KUNM Call In Show Thu. 8/7 8a: This spring New Mexicans, and many people across the U.S., were shocked by a video that showed a homeless camper being shot by police who were trying to bring him out of the Albuquerque foothills. While the video sparked controversy over police tactics it also highlighted the ongoing tension between law enforcement agencies, the media and the public.
UPDATE 7/24: A newly released video shows Albuquerque SWAT officers yelling at an armed man several times to drop his gun before he was fatally shot.
Videos made public Thursday showed two tactical officers running after a fleeing 33-year-old Jeremy Joe Robertson before at least two shots are heard. Another video shows what police say is a witness who was held at gunpoint by Robertson prior to his encounter with officers.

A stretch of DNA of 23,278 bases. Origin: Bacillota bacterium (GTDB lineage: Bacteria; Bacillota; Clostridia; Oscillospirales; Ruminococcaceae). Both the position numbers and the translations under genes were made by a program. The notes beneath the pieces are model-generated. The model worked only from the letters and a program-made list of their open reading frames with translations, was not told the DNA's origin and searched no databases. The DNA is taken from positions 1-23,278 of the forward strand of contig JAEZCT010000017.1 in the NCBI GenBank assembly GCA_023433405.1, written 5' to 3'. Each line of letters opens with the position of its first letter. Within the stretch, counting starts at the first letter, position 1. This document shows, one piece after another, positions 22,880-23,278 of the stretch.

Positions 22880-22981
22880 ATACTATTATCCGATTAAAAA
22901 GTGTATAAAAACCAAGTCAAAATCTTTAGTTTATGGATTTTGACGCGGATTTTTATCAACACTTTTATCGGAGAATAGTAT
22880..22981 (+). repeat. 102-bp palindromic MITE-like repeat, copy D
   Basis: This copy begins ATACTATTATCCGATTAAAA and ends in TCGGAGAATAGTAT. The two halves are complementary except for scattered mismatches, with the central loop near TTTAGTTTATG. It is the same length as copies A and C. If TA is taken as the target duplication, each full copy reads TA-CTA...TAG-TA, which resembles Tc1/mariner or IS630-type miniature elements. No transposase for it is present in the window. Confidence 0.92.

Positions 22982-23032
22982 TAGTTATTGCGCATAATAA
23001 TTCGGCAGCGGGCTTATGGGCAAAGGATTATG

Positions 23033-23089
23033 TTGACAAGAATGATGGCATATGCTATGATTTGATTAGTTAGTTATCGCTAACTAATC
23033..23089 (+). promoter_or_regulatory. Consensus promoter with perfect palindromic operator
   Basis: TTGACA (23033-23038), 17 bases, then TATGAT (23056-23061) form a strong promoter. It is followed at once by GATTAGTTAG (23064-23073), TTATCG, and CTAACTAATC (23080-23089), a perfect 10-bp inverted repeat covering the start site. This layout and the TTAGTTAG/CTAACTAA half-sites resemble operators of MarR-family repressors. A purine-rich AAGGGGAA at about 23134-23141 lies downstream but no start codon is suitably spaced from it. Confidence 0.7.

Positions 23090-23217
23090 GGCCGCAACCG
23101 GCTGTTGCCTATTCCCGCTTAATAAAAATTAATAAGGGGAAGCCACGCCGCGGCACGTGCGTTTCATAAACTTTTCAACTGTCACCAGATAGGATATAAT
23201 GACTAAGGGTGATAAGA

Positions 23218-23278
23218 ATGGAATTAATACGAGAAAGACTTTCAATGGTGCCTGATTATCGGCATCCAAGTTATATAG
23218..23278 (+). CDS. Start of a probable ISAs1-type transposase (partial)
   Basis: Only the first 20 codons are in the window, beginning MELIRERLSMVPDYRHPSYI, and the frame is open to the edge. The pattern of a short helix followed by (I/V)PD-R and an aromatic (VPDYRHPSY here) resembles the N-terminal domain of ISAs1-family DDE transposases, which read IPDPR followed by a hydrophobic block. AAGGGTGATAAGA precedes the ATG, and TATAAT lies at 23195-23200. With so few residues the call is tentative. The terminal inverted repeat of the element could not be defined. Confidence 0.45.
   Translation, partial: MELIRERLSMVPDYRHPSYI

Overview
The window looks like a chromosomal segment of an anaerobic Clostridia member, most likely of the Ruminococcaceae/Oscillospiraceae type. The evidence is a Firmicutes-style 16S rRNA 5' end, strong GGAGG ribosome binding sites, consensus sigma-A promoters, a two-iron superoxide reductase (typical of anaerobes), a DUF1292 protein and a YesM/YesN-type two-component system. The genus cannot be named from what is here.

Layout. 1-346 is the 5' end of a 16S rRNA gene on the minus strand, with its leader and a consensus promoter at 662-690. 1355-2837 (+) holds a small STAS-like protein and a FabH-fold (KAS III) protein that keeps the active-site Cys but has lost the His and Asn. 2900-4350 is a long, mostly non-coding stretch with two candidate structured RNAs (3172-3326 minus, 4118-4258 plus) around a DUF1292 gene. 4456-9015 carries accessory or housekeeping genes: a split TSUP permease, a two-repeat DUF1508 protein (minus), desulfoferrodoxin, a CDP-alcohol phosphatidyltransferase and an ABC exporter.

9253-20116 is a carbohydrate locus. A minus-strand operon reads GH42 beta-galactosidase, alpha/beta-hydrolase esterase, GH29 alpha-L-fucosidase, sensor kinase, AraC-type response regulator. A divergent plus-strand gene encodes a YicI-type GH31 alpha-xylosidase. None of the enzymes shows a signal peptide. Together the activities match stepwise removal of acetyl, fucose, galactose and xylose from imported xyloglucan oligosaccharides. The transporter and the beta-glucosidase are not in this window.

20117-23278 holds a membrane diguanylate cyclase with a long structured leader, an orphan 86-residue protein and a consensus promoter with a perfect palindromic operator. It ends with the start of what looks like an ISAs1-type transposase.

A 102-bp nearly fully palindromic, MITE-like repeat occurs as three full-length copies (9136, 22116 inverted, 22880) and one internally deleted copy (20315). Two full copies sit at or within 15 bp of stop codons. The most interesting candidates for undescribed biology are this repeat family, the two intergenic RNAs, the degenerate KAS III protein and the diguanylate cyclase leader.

Albuquerque police said the ATF was seeking to take Robertson into custody when Albuquerque officers Anthony Sedler and Ramon Ornelas shot him Tuesday.
Outcry over recent police shootings continues to rattle New Mexico's largest city, spreading from street protests to rowdy demonstrations in government buildings.
Angry protesters took control of an Albuquerque City Council meeting this week, demanding the police chief's firing, shouting at council members and causing such a ruckus that the panel's president adjourned the meeting. Activists vow to return to Thursday's rescheduled gathering.
UPDATE Mon. 5/5 5:30a - Albuquerque police said Sunday that an officer shot a man during a long SWAT standoff, but it remains unconfirmed if that caused the man's death.
Police said that 50-year-old Armand Martin walked out of an Albuquerque home Saturday and fired two handguns.